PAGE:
Regardless of what happens from this point forward, free agent Pedro Martinez will be known as one of the very best pitchers in the history of the game. A string-bean righty who was seen as too small to hold up under a starter’s workload while with the Dodgers in the early ’90’s, Martinez nonetheless established himself as a force, pitching very well for the Expos before reaching another level following a trade to the Red Sox. Pedro’s run from 1999-2003 will forever live in pitching folklore:
Pedro Martinez, 1999-2003:
1999: 213. IP, 1.39 FIP ERA, 13.2 K/9, 1.56 BB/9
2000: 217 IP, 2.16 FIP ERA, 11.78 K/9, 1.33 BB/9
2001: 116.2 IP, 1.60 FIP ERA, 12.58 K/9, 1.93 BB/9
2002: 199.1 IP, 2.24 FIP ERA, 10.79 K/9, 1.81 BB/9
2003: 186.2 IP, 2.21 FIP ERA, 9.93 K/9, 2.27 BB/9
However, that superhuman version of Martinez has long since left the building. The last time Pedro posted a FIP ERA under four was in 2005, his first season with the Mets. His 2007 season was spent rehabbing from a torn rotator cuff, and he missed a good portion of the ’08 campaign with a hamstring injury. In 109 innings, Martinez finished with a 5.18 FIP ERA, striking out 7.18 batters per nine innings and issuing an uncharacteristic 3.63 BB/9. A fly ball pitcher (41 GB%), Pedro was burned badly by the long ball (1.57 HR/9).
So, is there hope for a rebound? Martinez’s 5.18 FIP ERA might be overstating his decline somewhat. FIP ERA is a useful stat, but it does not “normalize” home run/fly ball rates. HR/FB rates for pitchers tend to stabilize at 11-12%, but Martinez posted a whopping 15.6 HR/FB rate. If we instead use Expected Fielding Independent ERA (XFIP), which uses a pitcher’s K and BB rates but also uses an average HR/FB rate (thus rooting out Pedro’s poor luck in that category), we find that he came in at 4.61.
Accounting for his poor luck on fly balls, Martinez was basically a league-average pitcher. But what is he throwing these days? To get a feel for Pedro’s stuff, let’s take a look at his pitch F/X data from Josh Kalk’s blog.
(X is horizontal movement. A negative X number means that the pitch is moving in toward a right-handed hitter, while a positive X means that the pitch is moving away from a righty hitter (in to a lefty). Z is vertical movement- the lower the Z number, the more the pitch “drops” in the strike zone.)
Fastball: -6.13 X, 7.25 Z
Sinker: -8.59 X, 3.83 Z
Curveball: 7.05 X, -5.57 Z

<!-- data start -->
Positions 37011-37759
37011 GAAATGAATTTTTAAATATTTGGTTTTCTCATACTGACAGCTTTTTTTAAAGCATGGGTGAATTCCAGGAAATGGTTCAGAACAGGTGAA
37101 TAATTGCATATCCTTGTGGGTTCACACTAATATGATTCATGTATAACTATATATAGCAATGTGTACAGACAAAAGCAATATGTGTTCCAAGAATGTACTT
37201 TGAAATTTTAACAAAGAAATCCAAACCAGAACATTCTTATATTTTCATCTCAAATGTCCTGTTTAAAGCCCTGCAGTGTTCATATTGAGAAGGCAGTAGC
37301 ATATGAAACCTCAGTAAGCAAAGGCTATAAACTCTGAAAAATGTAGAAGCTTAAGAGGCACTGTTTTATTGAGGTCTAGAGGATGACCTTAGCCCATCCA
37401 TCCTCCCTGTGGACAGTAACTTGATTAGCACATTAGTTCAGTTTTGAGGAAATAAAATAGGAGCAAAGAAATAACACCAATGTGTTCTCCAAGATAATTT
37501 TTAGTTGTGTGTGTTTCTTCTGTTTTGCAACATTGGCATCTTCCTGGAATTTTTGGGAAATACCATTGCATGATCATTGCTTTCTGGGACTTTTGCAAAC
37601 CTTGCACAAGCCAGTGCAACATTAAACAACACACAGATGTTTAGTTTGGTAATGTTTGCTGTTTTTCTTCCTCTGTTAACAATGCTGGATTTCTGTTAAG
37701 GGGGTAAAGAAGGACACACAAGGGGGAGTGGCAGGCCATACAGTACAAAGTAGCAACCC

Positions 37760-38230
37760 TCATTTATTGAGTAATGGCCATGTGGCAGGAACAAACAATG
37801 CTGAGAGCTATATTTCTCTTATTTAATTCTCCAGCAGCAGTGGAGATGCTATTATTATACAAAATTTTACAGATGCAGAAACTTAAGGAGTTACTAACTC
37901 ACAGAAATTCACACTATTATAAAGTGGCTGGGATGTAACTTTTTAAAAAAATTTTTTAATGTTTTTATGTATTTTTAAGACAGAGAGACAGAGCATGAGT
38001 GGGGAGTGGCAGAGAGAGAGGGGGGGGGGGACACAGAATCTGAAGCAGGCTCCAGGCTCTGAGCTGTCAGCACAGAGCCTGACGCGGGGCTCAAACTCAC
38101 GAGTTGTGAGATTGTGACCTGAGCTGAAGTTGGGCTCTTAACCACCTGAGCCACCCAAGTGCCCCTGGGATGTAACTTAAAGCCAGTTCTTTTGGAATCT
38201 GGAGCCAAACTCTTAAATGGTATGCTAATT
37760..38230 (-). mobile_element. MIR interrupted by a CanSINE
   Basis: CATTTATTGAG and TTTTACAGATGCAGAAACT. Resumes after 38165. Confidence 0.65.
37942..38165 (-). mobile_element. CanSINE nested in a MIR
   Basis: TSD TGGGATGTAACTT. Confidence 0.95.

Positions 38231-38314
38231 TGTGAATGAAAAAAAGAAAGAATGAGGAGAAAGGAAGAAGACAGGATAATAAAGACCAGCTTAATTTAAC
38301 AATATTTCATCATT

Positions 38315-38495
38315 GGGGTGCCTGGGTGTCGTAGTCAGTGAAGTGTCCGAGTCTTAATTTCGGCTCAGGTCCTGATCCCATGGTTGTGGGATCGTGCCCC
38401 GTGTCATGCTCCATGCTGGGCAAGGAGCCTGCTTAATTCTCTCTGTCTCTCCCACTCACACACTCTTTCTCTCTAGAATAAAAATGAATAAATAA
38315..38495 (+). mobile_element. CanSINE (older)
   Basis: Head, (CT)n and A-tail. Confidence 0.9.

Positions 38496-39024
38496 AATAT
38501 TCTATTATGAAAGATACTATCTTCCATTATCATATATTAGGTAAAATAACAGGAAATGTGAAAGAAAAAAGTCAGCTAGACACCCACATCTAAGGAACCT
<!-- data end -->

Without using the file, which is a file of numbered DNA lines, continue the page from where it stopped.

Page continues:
Slider: 0.93 X, 4.04 Z
Changeup: -9.1 X, 1.21 Z
Pedro’s fastball still retains a good deal of tailing action in on right-handed hitters, while his sinker has even more pronounced running and dropping action. While Fangraphs’ pitch data shows that Martinez’s 87.7 MPH fastball velocity was his highest since 2005, we’re still talking about a pitch with little margin for error. His slider/cutter too often caught the middle of the plate, but he still has two knock-out pitches in his low-70’s curveball and his mid-70’s changeup. Pedro’s curve is a sweepy offering, with a ton of horizontal break (7.05X) and a good deal of “dropping” action (-5.57 Z). The pitch essentially has the horizontal break of a slider and the vertical drop of a curve. His change, meanwhile, fades away from lefties (-9.1X) and “pulls the string” with a 6 inch difference in vertical movement between the fastball and the changeup.
A rebound for Pedro Martinez in 2009 entails two things: 1.) a decreased walk rate- finesse pitchers can’t walk over three and a half batters per nine- and 2.) an even more pronounced ability to pitch backwards, picking his spots with the fastball but relying heavily upon his big-breaking curve and fading changeup.
Call me crazy, but I’m not quite ready to stick a fork in Pedro yet. Yes, he’s 37 and injury-prone, but I get some Mike Mussina-type vibes from this situation. In 2007, Mussina endured a pretty rough campaign by his standards (4.58 XFIP) as he came to grips with his decreased velocity. But, with a deep repertoire of secondary offerings, he was able to rebound big-time in 2008. Of course, that’s the wildly optimistic scenario for Martinez- cases like Mussina’s are the exception to the rule, and Moose walked virtually no one (1.39 BB/9). But perhaps in the right ballpark, Martinez can become Moose-lite and turn in another above-average season.
A recent graduate of Duquesne University, David Golebiewski is a contributing writer for Fangraphs, The Pittsburgh Sports Report and Baseball Analytics. His work for Inside Edge Scouting Services has appeared on ESPN.com and Yahoo.com, and he was a fantasy baseball columnist for Rotoworld from 2009-2010. He recently contributed an article on Mike Stanton's slugging to The Hardball Times Annual 2012. Contact David at email@example.com and check out his work at Journalist For Hire.